“Maybe,” Jasmine said. “But you may also want to start small, so perhaps a short film would be the way to go.”

“That’s a good idea,” Jay chimed in. “But I hear something about doing a table read first.”

Jasmine nodded. “That’s a rehearsal where we read through the script, to iron out the kinks.”

“And then what?” I asked.

“And then you go through the preproduction process, of finding location, getting permits, and so on.”

“That seems a lot of work for a short film.” I began to feel discouraged.

“Not at all,” she said. “Like I said, start small and simple, and see how that goes. I’ll give you an example – a film like “Same Time, Next Year”, with Alan Alda, involved two people talking, and their conversations and mannerisms were actually showing of the societal changes that happened over their lifetimes. This film was actually a social commentary, not about two people committing adultery.”

“And the Odd Couple was also about two people talking, though not about social issues,” Jay added.

“A film about two people talking,” I contemplated this. “That shouldn’t be too expensive.”

“It wouldn’t be,” Jasmine said. “And it would be a good start for you.”

“Talking about what, though?” Jay and I asked simultaneously.

She raised her hands. “Well, you want to do military science fiction, like Star Wars, so let them talk about an interstellar war.”

Jay and I looked at each, then said, again at the same time, “That’s a good idea.”

As I was writing it, I was thinking of going back and forth the iterations, as in film the persons talking about the war, then cutting back to filming about people talking about people talking about the war, then looping further back to filming about .... you get it. These are known as frame stories, as in stories within stories.
Is anyone going to comment on my story above, about THREE people talking etc?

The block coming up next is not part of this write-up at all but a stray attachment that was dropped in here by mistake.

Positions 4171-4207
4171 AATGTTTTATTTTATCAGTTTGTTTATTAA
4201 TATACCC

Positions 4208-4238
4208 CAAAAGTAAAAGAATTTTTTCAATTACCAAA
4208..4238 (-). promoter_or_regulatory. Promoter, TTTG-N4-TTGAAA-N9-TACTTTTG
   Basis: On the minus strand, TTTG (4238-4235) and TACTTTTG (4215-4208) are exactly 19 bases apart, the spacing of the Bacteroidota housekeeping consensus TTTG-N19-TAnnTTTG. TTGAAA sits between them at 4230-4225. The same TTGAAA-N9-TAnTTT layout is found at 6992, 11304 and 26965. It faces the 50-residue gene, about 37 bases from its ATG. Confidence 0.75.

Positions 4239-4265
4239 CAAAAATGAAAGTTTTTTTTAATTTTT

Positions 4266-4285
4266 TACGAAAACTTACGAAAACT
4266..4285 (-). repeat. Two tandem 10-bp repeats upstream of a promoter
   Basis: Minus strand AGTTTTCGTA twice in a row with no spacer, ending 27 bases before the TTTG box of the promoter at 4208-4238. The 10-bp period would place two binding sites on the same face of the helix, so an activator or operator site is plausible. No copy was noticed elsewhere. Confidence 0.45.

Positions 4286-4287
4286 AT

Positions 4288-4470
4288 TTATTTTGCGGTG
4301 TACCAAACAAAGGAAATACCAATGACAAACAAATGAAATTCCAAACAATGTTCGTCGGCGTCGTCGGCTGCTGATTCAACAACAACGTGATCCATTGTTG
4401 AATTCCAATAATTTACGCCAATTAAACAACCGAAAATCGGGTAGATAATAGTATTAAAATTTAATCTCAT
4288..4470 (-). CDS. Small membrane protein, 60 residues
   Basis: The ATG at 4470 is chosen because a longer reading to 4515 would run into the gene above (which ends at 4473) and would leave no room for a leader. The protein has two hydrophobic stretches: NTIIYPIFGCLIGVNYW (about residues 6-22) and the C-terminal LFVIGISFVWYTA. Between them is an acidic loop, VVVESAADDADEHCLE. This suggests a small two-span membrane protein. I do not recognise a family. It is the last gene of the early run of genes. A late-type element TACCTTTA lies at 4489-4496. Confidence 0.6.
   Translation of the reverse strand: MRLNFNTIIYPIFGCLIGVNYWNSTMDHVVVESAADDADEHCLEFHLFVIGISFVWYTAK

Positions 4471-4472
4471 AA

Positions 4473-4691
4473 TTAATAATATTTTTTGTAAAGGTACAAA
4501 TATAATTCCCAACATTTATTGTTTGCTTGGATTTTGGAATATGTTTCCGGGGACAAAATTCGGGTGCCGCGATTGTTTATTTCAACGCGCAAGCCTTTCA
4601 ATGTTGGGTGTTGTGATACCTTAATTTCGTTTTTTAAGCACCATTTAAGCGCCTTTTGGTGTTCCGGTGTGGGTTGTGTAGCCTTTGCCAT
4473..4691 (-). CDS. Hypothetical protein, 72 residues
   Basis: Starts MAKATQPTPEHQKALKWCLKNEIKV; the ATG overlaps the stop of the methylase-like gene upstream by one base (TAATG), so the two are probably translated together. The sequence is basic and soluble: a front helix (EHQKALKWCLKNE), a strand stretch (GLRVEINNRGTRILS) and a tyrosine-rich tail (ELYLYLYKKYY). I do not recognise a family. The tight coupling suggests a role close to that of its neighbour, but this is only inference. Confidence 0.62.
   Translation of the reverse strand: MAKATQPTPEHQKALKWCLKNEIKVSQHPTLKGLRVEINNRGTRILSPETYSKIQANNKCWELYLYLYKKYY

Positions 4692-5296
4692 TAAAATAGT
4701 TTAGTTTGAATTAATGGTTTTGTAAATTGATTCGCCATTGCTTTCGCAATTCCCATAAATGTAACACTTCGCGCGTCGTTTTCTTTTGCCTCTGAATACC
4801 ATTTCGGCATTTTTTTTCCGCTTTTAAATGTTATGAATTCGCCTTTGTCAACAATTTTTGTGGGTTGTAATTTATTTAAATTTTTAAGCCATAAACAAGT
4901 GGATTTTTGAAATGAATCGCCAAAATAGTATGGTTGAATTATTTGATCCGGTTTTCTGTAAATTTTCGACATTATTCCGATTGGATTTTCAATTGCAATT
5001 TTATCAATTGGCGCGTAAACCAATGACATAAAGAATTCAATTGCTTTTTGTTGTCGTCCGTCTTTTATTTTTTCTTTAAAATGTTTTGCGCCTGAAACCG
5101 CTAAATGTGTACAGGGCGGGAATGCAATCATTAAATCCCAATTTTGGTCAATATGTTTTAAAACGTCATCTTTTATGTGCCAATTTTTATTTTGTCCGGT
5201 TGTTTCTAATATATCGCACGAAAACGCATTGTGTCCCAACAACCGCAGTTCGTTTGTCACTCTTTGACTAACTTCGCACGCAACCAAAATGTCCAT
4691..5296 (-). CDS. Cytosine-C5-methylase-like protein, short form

It felt like reading an IT thread, as someone who knows a lot about film making its rather tedious to read someone explain the details of film making.

needs to focus more on emotion and characters and less on logistics
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Star Trek Lol GIF
@sfoster, thanks, but this film is to explain how it's done, and it is about people talking about filming people talking. There should be no emotion at this iteration, though feelings may be required at one of the inner stories.
This is why people have been suggesting you get out there and make a really short 1-2 page film for years now, because if you do something like that and you actually SEE how it plays out on screen you'll see how tedious and boring it is.
Well, everyone says to film, never mind the quality, now you say it's not good enough to be filmed. What's it going to be?
They say practice makes perfect, but that's really not true.
If you go out on the field and half ass it and don't really try, you're never gonna get perfect.

So yeah maybe the quality of the lights and camera and audio might not be hollywood level but you still need to have a script you believe in.
Thats the first step, a script you believe in. if you go film a script that you know sucks and you don't try to make it good, then you're not gonna learn much. you have to at least TRY to make it good and BELIEVE it can be good.

Now that script might be bad, you might believe in a wrong script, but it's by filming and seeing the result that you refine your ideas and craft and get better, and then the next time you'll have a much better idea about if you're backing the right script or not.

My first script was not good enough to be filmed, i didn't know that, i filmed it anyway, and then all the flaws became known to me
So yeah maybe the quality of the lights and camera and audio might not be hollywood level but you still need to have a script you believe in.
Thats the first step, a script you believe in. if you go film a script that you know sucks and you don't try to make it good, then you're not gonna learn much. you have to at least TRY to make it good and BELIEVE it can be good.

But I do believe in the script.

He wouldn't film it anyway. Even if we said to. Stop wasting your time @sfoster.

We'll make it a self-fulfilling prophecy. But I'm waiting till the vaxx restrictions lift, so I can meet @directorik and talk further about my plans - write about them too.